Smithsonian Science Education Center Releases “Smithsonian Science for Makerspaces”

Logo for Smithsonian Science for Makerspaces

The Smithsonian Science Education Center (SSEC) has announced the release of Smithsonian Science for Makerspaces, a series of free online engineering design challenges for students to engage with emerging technologies through hands-on learning. Inspired by Smithsonian Science for the Classroom, these activities bridge formal science education and the exciting makerspace movement by helping educators and teachers engage with digital and physical technologies within the context of science, technology, engineering, arts and math (STEAM) by asking them to make something new.

Smithsonian Science for Makerspaces include 3-D models and thoughtfully designed lesson plans that will guide educators and students throughout the engineering design process by observing, making, designing and testing solutions to a problem.

“The Organization for Economic Cooperation and Development recently reported that women’s participation in inventive activities has been increasing, but, unfortunately, the pace is slow,” said Carol O’Donnell, director of the Smithsonian Science Education Center. “Through our new Smithsonian Science for Makerspaces, we hope to instill in young girls and boys an opportunity and an excitement to learn STEAM through making. We want our youth of today to be the engineers, inventors and makers of tomorrow.”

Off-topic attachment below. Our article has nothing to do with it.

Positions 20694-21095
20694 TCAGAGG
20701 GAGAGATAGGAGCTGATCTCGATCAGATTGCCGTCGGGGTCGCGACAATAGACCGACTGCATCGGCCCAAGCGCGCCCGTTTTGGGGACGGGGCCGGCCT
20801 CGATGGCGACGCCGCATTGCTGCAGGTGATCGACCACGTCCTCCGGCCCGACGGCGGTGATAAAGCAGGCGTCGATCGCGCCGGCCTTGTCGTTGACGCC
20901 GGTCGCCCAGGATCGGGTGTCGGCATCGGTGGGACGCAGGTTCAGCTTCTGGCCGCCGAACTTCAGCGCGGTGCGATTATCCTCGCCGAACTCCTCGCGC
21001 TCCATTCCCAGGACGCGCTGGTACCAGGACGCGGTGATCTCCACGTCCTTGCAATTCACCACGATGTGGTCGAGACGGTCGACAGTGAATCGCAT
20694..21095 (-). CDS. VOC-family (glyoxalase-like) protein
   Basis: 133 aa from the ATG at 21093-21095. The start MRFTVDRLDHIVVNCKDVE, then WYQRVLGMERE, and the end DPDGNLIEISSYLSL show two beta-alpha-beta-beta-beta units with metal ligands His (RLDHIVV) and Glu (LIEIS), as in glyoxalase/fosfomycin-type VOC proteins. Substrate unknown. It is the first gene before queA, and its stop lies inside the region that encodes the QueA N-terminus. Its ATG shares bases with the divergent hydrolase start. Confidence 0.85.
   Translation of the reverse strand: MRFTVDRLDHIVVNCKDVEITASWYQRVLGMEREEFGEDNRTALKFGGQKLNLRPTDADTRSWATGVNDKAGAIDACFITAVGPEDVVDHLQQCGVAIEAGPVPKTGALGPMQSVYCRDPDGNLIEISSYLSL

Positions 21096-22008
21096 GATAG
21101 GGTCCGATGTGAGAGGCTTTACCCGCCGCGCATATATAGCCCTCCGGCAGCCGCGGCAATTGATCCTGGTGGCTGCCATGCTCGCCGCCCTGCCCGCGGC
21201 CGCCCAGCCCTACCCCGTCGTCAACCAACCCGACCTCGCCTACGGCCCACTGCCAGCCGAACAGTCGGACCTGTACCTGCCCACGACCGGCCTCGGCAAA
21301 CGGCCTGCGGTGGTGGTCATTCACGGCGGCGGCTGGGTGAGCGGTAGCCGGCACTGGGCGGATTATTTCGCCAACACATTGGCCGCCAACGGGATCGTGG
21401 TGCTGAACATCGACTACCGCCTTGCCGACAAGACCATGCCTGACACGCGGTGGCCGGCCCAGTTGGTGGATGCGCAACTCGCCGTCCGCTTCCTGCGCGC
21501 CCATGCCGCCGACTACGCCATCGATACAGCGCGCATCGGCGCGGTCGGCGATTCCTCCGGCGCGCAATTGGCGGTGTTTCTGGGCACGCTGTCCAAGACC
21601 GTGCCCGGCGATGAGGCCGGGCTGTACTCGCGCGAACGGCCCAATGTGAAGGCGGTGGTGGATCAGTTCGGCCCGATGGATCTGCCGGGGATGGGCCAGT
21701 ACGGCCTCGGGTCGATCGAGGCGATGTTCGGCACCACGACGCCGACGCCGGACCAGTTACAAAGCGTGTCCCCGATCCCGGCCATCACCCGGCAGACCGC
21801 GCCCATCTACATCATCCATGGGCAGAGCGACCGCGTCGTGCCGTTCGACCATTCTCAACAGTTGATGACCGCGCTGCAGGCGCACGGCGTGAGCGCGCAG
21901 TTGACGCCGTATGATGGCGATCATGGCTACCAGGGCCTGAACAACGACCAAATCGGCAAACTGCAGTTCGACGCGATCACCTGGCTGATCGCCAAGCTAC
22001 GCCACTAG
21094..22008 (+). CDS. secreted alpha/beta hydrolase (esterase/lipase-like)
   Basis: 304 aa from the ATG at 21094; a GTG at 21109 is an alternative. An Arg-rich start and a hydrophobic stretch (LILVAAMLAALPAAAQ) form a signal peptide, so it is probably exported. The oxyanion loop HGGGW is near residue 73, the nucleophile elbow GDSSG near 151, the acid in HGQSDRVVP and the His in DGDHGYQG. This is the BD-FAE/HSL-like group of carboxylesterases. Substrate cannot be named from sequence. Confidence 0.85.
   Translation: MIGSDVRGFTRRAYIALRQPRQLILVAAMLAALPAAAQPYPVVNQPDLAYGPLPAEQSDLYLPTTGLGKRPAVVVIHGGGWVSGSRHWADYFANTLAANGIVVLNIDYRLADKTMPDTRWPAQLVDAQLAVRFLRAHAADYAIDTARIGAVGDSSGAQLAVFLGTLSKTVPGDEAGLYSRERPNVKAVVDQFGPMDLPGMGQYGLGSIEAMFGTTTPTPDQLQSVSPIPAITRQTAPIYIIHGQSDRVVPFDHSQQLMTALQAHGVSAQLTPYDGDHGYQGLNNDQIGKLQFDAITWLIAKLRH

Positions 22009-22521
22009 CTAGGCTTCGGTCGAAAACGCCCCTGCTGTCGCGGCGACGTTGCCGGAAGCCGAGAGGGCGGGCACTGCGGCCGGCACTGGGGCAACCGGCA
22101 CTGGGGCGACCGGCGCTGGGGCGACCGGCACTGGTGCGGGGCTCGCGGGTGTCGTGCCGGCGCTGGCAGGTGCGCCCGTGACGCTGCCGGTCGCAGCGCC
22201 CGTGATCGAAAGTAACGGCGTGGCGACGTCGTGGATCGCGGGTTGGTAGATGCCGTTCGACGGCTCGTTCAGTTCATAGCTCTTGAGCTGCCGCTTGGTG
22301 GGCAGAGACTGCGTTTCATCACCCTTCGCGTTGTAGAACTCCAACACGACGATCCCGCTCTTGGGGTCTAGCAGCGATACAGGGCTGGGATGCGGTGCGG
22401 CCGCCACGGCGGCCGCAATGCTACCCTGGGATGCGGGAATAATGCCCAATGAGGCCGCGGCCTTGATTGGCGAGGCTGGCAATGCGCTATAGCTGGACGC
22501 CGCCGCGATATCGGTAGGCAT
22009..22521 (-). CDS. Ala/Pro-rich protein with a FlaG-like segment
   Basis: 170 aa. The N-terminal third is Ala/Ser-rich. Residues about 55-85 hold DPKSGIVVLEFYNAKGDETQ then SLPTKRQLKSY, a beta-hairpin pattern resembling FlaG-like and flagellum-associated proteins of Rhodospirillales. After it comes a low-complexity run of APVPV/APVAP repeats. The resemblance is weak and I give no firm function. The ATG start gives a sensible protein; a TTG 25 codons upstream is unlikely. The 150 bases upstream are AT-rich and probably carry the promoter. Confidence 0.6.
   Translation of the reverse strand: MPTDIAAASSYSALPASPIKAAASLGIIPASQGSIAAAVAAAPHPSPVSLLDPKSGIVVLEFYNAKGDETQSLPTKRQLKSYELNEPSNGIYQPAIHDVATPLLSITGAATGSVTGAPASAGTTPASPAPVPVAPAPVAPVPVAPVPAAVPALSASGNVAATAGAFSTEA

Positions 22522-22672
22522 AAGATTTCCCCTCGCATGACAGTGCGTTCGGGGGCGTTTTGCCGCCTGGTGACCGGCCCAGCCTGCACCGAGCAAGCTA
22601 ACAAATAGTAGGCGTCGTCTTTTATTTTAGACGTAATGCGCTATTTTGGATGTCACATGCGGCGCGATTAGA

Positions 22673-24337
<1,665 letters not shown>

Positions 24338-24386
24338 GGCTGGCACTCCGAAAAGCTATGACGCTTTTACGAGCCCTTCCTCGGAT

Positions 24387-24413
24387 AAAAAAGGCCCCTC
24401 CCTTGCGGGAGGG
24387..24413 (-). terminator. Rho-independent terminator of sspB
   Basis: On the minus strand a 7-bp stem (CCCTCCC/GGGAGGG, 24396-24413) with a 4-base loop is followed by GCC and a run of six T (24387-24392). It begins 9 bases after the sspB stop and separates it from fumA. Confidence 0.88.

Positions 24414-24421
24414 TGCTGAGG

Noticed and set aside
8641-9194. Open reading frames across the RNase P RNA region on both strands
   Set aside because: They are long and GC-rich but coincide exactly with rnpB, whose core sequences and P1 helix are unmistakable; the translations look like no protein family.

Smithsonian Science for Makerspaces uses Smithsonian resources to introduce the topics and provide teacher support for these exciting new challenges, which are aligned to the Next Generation Science Standards and available free at https://ssec.si.edu/makerspaces.

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About the Author

Ashley Deese
Manager of Digital Media



Ashley Deese is the Manager of Digital Media at the Smithsonian Science Education Center where she manages the production and distribution of digital media and products such as websites, games, interactives, and video. Ashley has produced several documentary shorts. Most notably, her short film, Terraba: An Indigenous Relationship with the Rainforest, was selected as a finalist in the United Nations International Film Festival. Ashley has also produced internationally acclaimed and bestselling apps for the Smithsonian such as "BumperDucks", "Expedition: Insects", "Disaster Detector", and "Showbiz Safari". Ashley’s app, "Morphy!", received an honoree award by The Webby Awards in 2016. Ashley is a voting member of the International Academy of Digital Arts and Sciences, a member of the Smithsonian Networks Review Committee, and the co-chair for Smithsonian Gaming. She earned her BS in Biology from Methodist University and a MA in Interactive Media from Elon University.